However, within that framework of the fantastical and the unexpected, there is a weird undercurrent of the known and the expected. We can’t riff and comment on the outliers and the marginalized members in our own present-day society unless we have a kind of conservative “baseline reading” underneath the sci-fi exploration. Consider how few gay and bisexual characters are on any of the Star Trek shows. Nothing in the 1960s for sure. Nothing in NextGen either, oddly. There was one episode of Deep Space Nine that posited that the character Jadzia Dax (played by Terry Farrell) was bisexual, but her attraction to women was only ever mentioned in that one episode. She would go on to marry a man. The other bisexual character was the “evil” version of Major Kira in the evil Mirror Universe. Bisexuals in fiction are, more often than not, devious villains, killers, and hypersexual hedonists. Bisexual men especially. Think of any bi men and women in any movies, books, or TV shows. They’re usually the bad guys or the monsters, right?

The most notable bisexual man in all of sci-fi is likely Dr. Frank-N-Furter, the central figure in The Rocky Horror Picture Show. The alien transvestite played by Tim Curry creates a male playmate, seduces both Susan Sarandon and Barry Bostwick, and seems to love every second of it. And while most audiences look up to Frankie as a symbol of sexual freedom and wild abandon, we should perhaps immediately recall that he functions as the film’s villain. He’s also a murderer, a mad scientist, a drug addict (if you look closely, he has needle tracks on his arms), and a cannibal. His sexuality is open and free, and I suppose we can laud Rocky Horror for its gay visibility, but I would hardly call Dr. Frank-N-Furter an aspirational or heroic character.


In Skyfall, James Bond was teased by that film’s bisexual male villain, who rubbed his thighs and implied that he wanted to seduce 007. James Bond replied with a flip crack that he had slept with men before. The line functions as a throwaway joke, showing that Bond was perhaps willing to call the bi man’s bluff. But did any of us consider that Bond may actually be bisexual, or was he merely trying to stave off the man’s advances? Now that we have Skyfall, we can ask: Is James Bond bi?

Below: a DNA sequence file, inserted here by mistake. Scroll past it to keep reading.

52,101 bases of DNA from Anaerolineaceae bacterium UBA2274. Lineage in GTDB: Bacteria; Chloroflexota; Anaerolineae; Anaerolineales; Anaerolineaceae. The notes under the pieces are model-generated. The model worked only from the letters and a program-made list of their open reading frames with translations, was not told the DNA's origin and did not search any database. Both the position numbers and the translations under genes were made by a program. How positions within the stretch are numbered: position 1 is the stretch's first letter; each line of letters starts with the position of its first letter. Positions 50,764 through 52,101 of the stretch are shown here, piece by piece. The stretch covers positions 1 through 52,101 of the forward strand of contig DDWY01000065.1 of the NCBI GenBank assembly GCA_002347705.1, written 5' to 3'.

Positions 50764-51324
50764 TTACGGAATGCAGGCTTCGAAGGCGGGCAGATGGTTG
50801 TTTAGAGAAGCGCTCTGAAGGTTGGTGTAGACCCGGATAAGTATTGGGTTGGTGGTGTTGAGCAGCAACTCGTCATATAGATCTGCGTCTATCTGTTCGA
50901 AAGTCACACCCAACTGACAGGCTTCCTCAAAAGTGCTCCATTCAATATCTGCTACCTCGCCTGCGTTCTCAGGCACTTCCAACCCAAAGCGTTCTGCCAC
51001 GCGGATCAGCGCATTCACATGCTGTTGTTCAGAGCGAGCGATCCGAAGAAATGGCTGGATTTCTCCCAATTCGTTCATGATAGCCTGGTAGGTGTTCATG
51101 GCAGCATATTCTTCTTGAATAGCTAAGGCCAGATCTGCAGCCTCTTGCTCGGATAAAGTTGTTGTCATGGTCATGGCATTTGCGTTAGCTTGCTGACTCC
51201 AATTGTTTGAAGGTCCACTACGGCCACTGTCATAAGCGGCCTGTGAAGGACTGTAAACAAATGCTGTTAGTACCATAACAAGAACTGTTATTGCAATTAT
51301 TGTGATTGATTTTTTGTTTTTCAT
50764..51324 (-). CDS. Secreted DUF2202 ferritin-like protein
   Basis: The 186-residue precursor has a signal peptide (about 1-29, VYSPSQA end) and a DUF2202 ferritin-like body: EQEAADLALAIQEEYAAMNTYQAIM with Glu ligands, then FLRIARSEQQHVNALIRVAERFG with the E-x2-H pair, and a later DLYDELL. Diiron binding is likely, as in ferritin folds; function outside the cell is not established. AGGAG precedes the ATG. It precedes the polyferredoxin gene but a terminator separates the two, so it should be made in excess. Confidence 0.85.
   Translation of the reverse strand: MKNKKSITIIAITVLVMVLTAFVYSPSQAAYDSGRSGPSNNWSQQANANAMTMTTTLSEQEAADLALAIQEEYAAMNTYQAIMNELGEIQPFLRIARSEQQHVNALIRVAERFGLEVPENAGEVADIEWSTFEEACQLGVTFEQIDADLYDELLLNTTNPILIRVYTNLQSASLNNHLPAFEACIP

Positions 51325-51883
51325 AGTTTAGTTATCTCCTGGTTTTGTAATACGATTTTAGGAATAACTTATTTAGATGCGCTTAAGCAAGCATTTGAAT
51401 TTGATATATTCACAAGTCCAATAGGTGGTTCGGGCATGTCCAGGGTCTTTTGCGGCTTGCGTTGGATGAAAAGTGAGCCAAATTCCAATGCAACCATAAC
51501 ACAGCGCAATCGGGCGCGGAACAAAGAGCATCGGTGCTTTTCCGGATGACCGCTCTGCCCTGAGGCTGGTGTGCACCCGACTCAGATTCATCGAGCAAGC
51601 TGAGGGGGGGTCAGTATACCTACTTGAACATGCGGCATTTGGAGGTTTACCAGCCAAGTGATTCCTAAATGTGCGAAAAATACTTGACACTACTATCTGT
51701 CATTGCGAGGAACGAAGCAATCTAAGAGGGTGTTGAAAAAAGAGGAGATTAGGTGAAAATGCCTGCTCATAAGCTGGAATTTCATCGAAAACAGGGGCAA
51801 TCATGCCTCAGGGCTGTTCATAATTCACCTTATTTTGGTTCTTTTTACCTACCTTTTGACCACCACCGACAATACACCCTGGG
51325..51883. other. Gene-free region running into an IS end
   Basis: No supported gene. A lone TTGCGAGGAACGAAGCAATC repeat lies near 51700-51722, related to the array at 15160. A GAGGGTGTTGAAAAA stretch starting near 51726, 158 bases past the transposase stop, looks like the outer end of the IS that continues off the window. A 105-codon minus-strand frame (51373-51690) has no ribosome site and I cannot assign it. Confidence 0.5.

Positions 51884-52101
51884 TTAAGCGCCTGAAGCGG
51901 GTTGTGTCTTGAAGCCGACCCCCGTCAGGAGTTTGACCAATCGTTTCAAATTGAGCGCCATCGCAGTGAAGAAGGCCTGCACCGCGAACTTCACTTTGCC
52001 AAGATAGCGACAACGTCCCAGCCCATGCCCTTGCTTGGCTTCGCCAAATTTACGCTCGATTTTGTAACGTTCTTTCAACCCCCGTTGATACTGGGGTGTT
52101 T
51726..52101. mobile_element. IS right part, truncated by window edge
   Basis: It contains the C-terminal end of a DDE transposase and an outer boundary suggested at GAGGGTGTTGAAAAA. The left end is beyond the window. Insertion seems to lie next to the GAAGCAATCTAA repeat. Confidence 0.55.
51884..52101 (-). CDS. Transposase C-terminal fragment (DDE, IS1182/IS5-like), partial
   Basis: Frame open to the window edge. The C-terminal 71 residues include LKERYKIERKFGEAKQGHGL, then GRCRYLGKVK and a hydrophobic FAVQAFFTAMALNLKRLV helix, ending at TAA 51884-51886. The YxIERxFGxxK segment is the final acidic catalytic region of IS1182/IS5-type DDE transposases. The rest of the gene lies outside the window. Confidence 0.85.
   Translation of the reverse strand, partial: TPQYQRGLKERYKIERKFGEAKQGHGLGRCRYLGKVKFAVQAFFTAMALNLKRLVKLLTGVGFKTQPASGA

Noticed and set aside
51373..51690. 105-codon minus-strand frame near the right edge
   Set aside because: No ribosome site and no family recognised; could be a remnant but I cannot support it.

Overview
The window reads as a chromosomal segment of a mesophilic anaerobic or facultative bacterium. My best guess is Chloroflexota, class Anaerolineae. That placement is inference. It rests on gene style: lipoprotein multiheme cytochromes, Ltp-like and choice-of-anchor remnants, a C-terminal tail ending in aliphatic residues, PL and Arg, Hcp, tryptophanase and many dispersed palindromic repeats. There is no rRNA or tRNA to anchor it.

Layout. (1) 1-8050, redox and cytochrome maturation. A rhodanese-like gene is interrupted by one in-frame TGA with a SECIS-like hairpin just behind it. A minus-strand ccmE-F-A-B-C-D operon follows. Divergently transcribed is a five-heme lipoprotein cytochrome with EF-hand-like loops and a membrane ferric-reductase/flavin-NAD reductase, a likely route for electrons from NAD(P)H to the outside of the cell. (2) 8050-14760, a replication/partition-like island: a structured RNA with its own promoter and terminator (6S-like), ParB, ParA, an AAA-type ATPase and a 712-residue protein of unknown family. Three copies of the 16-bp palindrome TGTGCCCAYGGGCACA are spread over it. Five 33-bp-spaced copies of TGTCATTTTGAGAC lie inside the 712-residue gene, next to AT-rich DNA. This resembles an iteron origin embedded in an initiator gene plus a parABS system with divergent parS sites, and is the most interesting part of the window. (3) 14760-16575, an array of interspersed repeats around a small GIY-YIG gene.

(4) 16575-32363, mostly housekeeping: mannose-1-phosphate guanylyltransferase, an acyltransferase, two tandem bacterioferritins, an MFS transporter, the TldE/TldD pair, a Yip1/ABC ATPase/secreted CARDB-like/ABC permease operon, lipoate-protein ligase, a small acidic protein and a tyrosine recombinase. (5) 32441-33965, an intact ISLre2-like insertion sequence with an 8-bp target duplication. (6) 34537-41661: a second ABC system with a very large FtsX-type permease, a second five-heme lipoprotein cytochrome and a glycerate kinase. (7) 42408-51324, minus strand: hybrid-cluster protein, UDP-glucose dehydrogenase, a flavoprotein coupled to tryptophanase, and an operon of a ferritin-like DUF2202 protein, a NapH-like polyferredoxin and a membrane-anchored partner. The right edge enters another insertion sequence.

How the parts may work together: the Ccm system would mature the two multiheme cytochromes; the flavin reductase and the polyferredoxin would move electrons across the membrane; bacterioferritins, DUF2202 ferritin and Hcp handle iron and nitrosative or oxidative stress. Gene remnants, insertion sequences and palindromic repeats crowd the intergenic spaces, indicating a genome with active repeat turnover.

We live in an age where gay people can marry, and a revolution has occurred in the advancement of gay rights. I think our sci-fi and fantasy entertainment – all of nerd culture, really – needs to be better about reflecting that. Having supporting gay characters is all well and good, and there have been plenty of Gay Best Friends and Gay Supporting Characters peppered throughout, but what we really need is more gay and bi heroes. More men featured in central roles who will fight villains to save their boyfriends just as strongly as they will save their girlfriends.

Jack Harkness is a start. Let’s have some more.

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  1. Awesome and compelling article. May I add Delphine of Orphan Black, Where they actually say bisexual and talk about sexual fluidity. And of course Inara from Firefly.I do have to bring up the disappointing decision to erase John Constantine’s bisexuality from the TV show. We talk about this at great length on our show for the bisexual community. Bisexual representation in the media. 2 parter btw.